The remainder would be financed by Flaherty & Collins, which requested the second-lowest amount of public incentives of five development teams vying to develop the nearly two-acre property. (Click here for images and details of the other teams' proposals.)

Flaherty & Collins CEO David Flaherty said the company is ready to line up financing to cover its portion of the project's cost.

“At 28 stories and 300 units, we know there’s demand for that,” Flaherty said following a Tuesday morning press conference at which city officials announced Flaherty & Collins would redevelop the site. “If you get beyond those things, there’s a lot more risk involved.”

The incentive package of $23.4 million represents about 28 percent of the project's cost. That's just about what the city spent on incentives for the $100 million Conrad Indianapolis, which opened in 2006.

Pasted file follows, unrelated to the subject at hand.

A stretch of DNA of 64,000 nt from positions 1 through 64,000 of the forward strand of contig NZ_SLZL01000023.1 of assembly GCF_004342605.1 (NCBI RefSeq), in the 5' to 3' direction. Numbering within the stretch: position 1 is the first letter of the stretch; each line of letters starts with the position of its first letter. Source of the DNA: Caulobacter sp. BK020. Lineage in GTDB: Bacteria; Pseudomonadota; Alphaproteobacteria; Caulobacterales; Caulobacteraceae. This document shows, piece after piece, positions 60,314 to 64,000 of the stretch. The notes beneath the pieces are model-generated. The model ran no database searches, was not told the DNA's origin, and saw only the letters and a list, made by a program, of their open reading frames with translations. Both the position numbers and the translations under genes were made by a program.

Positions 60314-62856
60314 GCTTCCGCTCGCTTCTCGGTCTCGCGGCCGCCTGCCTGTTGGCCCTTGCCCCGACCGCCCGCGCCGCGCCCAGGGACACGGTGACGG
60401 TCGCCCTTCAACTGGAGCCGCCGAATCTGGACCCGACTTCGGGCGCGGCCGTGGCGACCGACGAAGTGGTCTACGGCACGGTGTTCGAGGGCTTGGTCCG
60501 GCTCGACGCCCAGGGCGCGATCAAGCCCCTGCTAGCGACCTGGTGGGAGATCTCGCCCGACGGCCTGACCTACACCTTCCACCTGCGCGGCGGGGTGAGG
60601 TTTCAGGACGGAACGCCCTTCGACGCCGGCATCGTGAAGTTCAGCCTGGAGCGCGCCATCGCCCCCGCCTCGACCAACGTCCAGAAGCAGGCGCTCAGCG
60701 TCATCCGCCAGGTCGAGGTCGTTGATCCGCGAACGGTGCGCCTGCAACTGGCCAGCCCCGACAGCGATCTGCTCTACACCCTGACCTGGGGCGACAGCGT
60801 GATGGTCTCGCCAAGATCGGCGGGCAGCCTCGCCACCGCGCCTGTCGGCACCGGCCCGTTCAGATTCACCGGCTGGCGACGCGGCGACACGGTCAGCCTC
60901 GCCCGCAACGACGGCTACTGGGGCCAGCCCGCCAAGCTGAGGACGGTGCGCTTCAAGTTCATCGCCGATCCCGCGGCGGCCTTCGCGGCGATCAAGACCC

Kintner said he viewed the deal as revenue-neutral on property taxes and a “good business decision” because, according to a city estimate, it will generate $500,000 a year in new income-tax revenue.

“Our future as a city is going to depend on our ability to attract new residents,” Mayor Greg Ballard said at Tuesday's event.

Flaherty & Collins might use the city money on parking, but Kintner said how to allocate the money hasn’t been hammered out.

The plan calls for 300 luxury apartments, 500 parking spaces and 43,600 square feet of ground-floor retail space. It would feature a rooftop pool, a green sky window on the tower roof, and apartments with floor-to-ceiling windows and panoramic views of the city renting for between $1,300 and $2,400 per month.